As I mentioned in a previous post, we had not had much luck with cats in our family. When Sweet Girl was a senior in high school, we decided to try again and raise a kitten to be an inside cat. We found an ad in the paper for a free kitten, and she and I went to pick it out. We brought home an adorable ball of fluff whom we named Olivia. Until we took "her" to the vet the first time and renamed him Olive. Hubby called him Brutus, as he had most of our other cats.
Hubby made the mistake one day of saying if we ever got another cat, he would want a little gray and white girl. When he and I returned from vacation in Aruba that same summer, we had a little gray and white girl. Sweet Girl doesn't take casual comments so casually.
I maintain that the gray kitten, whose name is Missy and hubby calls Little Brutus, may have been taken from her mother too soon. She was a bit of a ...... how do I say this politely ....... slow learner. But she's sweet, and we soon had reason to feel even more tender toward her. One day when she was still just a baby, she started acting strangely, even for her. She was hiding from us, and she wasn't eating or drinking. We took her to the vet on a Saturday morning, and he called us soon thereafter. Seems Missy had swallowed some quilting thread, and it was looped under her tongue, with both ends disappearing down her throat. The vet said the first thing he would have to do was x-ray her to make sure there wasn't a needle attached. Ouch. Then he said he would probably have to do surgery to remove the thread, because he couldn't be sure to what degree it had become involved with her intestines.
The surgery was a success, and everything was fine for a while. Missy woke us up one night twitching and spazzing and making some very strange sounds. Hubby thought she was choking on something again, so he (unwisely) stuck his finger in her mouth. What she was actually doing was having the first of many, many epileptic episodes. They always occurred while she was asleep, usually on our bed. What a rude awakening in the middle of the night. She had one once, though, when she was asleep in her window seat, and thudded to the living room floor. Ouch. You know that old saying about a cat always landing on its feet? Doesn't apply during an epileptic seizure.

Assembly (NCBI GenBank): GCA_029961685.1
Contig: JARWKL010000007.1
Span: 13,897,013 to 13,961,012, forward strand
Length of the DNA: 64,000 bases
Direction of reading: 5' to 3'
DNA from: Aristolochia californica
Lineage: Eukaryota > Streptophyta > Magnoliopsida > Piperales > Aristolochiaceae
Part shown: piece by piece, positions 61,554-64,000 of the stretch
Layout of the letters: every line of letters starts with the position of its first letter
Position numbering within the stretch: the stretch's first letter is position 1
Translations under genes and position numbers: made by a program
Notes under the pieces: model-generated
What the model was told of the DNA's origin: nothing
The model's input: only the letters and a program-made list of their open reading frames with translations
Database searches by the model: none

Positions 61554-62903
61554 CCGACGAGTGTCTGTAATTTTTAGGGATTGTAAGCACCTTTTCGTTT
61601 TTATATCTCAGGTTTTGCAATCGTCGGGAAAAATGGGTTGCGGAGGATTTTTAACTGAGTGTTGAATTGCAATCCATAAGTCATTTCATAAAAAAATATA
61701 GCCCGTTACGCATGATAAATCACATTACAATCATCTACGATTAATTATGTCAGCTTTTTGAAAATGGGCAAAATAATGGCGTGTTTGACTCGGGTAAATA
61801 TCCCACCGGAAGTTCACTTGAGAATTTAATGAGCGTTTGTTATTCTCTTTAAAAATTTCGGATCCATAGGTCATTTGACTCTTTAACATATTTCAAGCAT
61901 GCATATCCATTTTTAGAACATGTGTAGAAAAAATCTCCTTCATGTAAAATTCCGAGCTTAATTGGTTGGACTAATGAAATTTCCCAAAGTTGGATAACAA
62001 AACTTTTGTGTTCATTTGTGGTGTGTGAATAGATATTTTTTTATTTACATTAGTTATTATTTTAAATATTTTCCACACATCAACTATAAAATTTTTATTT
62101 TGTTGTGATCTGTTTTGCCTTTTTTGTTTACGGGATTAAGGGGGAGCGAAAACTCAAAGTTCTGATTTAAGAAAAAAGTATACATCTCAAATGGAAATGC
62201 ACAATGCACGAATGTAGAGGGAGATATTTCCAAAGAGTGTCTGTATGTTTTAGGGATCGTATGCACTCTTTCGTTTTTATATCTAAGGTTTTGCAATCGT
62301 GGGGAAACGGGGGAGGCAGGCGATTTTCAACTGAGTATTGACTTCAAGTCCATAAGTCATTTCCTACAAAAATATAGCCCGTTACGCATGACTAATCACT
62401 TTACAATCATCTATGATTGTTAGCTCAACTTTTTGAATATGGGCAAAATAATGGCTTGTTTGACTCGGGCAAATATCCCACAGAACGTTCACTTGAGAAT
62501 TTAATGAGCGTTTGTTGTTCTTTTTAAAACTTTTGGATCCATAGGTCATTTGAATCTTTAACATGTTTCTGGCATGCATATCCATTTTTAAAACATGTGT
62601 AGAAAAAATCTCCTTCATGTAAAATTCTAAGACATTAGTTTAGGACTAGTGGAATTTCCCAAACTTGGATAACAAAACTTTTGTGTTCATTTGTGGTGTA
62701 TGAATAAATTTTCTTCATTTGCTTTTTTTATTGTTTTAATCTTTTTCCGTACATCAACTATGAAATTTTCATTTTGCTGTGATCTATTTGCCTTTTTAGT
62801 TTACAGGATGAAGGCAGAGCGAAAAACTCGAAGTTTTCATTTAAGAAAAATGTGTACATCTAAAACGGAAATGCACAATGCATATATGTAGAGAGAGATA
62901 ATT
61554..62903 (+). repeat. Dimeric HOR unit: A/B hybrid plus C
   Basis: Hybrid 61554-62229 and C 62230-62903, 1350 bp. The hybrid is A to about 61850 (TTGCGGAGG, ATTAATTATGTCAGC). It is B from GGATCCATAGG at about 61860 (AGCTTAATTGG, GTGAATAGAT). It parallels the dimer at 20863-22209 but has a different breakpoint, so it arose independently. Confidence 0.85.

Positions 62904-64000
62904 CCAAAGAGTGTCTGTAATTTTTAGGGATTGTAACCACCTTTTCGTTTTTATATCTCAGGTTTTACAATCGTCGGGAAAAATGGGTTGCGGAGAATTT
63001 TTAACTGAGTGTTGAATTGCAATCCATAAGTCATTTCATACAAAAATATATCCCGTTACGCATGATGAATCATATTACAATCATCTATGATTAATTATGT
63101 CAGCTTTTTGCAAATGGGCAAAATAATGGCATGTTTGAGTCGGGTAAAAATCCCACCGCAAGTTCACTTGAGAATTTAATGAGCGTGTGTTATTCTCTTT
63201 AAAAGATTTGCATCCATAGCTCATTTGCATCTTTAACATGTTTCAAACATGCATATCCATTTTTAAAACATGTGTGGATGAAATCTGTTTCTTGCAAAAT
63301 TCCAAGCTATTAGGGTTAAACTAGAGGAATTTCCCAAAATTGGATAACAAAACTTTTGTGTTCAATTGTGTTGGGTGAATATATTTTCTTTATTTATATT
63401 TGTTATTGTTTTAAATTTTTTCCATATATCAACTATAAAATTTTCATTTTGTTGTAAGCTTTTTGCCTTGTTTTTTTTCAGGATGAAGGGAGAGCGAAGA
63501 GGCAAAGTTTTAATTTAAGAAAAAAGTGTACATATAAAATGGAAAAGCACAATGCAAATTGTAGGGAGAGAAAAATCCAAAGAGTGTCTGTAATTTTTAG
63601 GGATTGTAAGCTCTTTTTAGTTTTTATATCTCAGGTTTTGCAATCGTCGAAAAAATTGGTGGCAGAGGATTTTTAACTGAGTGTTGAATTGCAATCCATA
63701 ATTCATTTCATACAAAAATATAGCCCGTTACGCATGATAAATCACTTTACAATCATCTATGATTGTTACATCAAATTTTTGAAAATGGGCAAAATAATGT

Her vet said it was not necessary to medicate her unless her seizures became more severe and lasted for longer than a couple of minutes. That's a looooooooooooong couple of minutes when you're watching a cat seize. He also said she wouldn't grow out of the seizures ...... but she has. It's been several years since she had a seizure. Knock on wood.
Olive never really had any health issues, except for what would be called morbid obesity in humans. He weighs more than our dog, Gus. And while Gus is a Pomeranian, he isn't a tiny Pomeranian. Olive is just a ..... healthy boy.
Then one weekend HE began acting strangely. He wouldn't eat .... yeah, that was our first clue .... and he started hissing at us, at Missy, at the world. He wouldn't move. I thought we were going to just watch him die right in front of our eyes. I took him to an emergency clinic on Sunday morning (yeah, that's not cheap), where they x-rayed him and said he had "soft" knees. He had probably jumped off something and dislocated his knee, and it would be an ongoing problem. They sent me home with the x-rays and told me to see our regular vet if he didn't get better.
He DID get better, at least for a couple of months. Then one weekend he started doing it again, and we were able to get him in to our regular vet. I took the x-rays the emergency clinic had taken and dropped him off at the office. The vet called me a couple of hours later, and while he isn't one to display a lot of emotion, he sounded a little incredulous. He was still looking at the x-rays while we were on the phone.
"This cat has a broken hip," he said. "I don't know how they didn't catch that."
He said the only thing to do was surgery, and I okayed it. Then he called me back a little while later, and said, "Uhhhh..... you're not going to believe this. BOTH hips are broken."
We have no idea how an inside cat managed to break both hips. The vet repaired both of them at the same time, and Olive recovered nicely. The vet told me to make a pallet for him in the bathroom and move his food and water in there with him, because it would be a while before he could navigate the stairs again. Olive was back downstairs before I was. He was a little embarrassed, however, at having the hair shaved off his back-end.
To be continued.....